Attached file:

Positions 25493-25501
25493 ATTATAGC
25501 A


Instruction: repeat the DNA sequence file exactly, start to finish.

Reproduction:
Positions 25493-25501
25493 ATTATAGC
25501 A